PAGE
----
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Handbook of Creative Cities by David Emanuel Andersson, Ake E. Andersson, Charlotta Mellender <b/r> Source: Edward Elgar

Handbook of Creative Cities

David Emanuel Andersson, Ake E. Andersson, Charlotta Mellender

Published by Edward Elgar, 2011 | ISBN 9781849801508

With the publication of The Rise of Creative Class by Richard Florida in 2002, the "creative city" became the new hot topic among urban policymakers, planners and economists. Florida has developed one of three path-breaking theories about the relationship between creative individuals and urban environments. The economist Ake E. Andersson and the psychologist Dean Simonton are the other members of this "creative troika". In the Handbook of Creative Cities, Florida, Andersson and Simonton appear in the same volume for the first time. The expert contributors in this timely Handbook extend their insights with a varied set of theoretical and empirical tools. The diversity of the contributors reflect the multidisciplinary nature of creative city theorizing, which encompasses urban economics, economic geography, social psychology, urban sociology and urban planning. The stated policy implications are equally diverse, ranging from libertarian to social democratic visions of our shared creative urban future.


• Analysing creative cities
David Emanuel Andersson and Charlotta Mellender
• Creative people need creative cities
Ake E. Andersson
• The creative class paradigm
Richard Florida, Charlotta Mellender and Patrick Adler
• Big-C creativity in the big city  
Dean Keith Simonton
• Clusters, networks and creativity
Charlie Karlsson

• The open city
Peter Jason Rentfrow
• The value of creativity  
Todd M. Gabe
• Understanding Canada's evolving design economy  
Tara Vinodrai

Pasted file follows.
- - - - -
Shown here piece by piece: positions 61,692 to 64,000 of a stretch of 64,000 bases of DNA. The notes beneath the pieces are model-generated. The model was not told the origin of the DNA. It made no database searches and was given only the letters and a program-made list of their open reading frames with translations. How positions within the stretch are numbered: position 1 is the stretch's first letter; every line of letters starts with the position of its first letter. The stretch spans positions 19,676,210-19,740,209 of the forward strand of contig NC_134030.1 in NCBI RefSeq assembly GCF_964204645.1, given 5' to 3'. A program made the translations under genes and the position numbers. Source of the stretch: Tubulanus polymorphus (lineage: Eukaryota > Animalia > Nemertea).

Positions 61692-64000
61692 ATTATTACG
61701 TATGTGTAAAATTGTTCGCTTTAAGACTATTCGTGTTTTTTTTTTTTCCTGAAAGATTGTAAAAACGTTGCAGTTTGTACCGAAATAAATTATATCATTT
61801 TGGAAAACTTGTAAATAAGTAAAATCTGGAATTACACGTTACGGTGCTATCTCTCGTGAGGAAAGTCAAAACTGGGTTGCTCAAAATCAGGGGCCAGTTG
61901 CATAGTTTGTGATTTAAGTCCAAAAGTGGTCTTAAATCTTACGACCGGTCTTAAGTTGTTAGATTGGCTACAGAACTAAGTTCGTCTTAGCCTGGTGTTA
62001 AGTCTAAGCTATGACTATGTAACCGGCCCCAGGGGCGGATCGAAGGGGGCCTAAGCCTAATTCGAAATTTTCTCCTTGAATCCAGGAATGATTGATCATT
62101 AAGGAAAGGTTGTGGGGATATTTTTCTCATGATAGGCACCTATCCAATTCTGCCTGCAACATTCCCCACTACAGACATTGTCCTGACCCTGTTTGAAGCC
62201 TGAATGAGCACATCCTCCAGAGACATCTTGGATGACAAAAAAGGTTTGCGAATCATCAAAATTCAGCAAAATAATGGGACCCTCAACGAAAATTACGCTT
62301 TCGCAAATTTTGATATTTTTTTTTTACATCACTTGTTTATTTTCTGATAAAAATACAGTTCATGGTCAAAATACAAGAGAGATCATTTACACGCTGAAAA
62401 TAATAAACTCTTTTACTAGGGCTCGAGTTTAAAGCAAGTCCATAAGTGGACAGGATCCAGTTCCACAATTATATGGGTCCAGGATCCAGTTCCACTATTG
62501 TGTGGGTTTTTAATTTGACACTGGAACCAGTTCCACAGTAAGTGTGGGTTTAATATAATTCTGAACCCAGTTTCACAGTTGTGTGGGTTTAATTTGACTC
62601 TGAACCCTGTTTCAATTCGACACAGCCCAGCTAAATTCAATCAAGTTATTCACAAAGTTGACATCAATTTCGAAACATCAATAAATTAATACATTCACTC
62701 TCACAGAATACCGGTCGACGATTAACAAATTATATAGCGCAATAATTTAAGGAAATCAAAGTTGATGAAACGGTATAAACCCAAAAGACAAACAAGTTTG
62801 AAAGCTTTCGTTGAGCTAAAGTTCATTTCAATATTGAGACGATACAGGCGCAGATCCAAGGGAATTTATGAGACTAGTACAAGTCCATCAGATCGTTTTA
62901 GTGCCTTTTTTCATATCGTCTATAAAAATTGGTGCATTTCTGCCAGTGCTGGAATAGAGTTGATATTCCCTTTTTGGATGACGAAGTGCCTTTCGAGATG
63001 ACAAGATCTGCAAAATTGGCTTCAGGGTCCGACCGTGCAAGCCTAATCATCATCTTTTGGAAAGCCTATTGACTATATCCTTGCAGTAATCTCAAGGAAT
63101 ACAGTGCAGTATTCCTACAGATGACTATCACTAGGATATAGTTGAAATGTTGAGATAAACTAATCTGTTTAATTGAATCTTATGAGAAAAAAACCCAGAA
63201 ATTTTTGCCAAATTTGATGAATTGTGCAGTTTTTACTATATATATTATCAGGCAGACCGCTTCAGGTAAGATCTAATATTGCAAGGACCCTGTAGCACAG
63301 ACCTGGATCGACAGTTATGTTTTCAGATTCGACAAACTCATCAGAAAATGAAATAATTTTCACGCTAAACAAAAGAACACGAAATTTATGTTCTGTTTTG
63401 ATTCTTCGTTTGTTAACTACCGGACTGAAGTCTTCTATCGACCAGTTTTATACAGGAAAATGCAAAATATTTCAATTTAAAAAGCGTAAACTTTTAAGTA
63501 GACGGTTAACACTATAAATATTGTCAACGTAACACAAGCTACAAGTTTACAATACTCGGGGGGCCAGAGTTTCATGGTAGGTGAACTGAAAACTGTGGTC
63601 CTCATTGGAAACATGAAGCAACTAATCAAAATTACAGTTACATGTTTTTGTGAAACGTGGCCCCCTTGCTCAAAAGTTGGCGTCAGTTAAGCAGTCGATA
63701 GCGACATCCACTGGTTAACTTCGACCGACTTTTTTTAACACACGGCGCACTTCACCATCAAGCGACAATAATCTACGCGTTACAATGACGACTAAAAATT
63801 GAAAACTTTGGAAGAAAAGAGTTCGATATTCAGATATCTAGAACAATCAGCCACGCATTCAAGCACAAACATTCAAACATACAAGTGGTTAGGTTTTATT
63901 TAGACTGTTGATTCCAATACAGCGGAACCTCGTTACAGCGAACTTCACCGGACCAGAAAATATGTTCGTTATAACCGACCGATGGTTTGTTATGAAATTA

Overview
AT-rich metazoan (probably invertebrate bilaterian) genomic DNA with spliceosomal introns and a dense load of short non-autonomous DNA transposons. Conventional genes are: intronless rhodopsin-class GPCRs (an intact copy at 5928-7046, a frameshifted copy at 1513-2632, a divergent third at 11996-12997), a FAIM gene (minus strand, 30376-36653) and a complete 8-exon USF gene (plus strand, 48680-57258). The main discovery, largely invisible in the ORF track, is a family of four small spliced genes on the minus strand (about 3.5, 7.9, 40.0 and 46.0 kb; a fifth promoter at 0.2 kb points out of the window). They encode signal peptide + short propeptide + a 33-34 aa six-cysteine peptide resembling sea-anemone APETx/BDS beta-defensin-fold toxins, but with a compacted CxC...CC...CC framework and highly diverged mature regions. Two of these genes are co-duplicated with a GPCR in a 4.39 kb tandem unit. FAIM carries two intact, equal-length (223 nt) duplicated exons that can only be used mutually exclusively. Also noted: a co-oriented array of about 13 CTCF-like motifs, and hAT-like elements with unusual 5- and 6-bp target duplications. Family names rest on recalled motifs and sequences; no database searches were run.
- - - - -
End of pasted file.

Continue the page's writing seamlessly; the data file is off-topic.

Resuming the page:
• Technology, talent and tolerance and inter-regional migration in Canada  
Karen M. King
• Higher education and the creative city  
Roberta Communian and Alessandra Faggian

• Research nodes and networks
Christian Wichmann Matthiessen, Annette Winkel Schwaez and Soren Find
• Scenes, innovations and urban development
Daniel Silver, Terry Nichols Clark and Christopher Graziul
• The arts: not just artists (and vice versa)  
Elizabeth Currid-Halkett and Kevin M. Stolarick
• The creative potential of network cities  
David F. Batten
• Why being there matters: Finnish protessionals in Silicon Valley  
Carol Marie Kiriakos

• Creative cities need less government
David Emanuel Andersson
• Land-use regulation for the creative city  
Stefano Moroni 
• The emergence of Vancouver as a creative city  
Gus diZerega and David F. Hardwick

• Cultivating creativity: market creation of agglomeration economies
Randall G. Holcombe
• The sociability and morality of market settlements
Arielle John and Virgil Henry Storr
• Creative environments: the case for local economic diversity
Pierre Desrochers and Samuli Leppala
• Does density matter?  
Peter Gordon and Sanford Ikeda
• Creative milieus in the Stockholm region
Borje Johansson and Johan Kiaesson
• The creative city and its distributional consequences: the case of Wellington
Phila S. Morrison

• Contract, voice and rent: voluntary urban planning  
Fred E. Foldvary
• A roadmap for the creative city  
Charles Landry

David Emanuel Andersson: Associate Professor in the Institute of Public Affairs Management at the National Sun Yat-sen University, Kaohsiung, Taiwan.
Ake E. Andersson: Professor in the Department of Economics at Jonkoping International Buisness School, Jonkoping, Sweden.
Charlotta Mellander: Associate Professor in the Department of Economics at Jokoping International Buisness School, Sweden an in the Martin Prosperity Institute, Rotman School of Management at the University of Toronto, Canada. 

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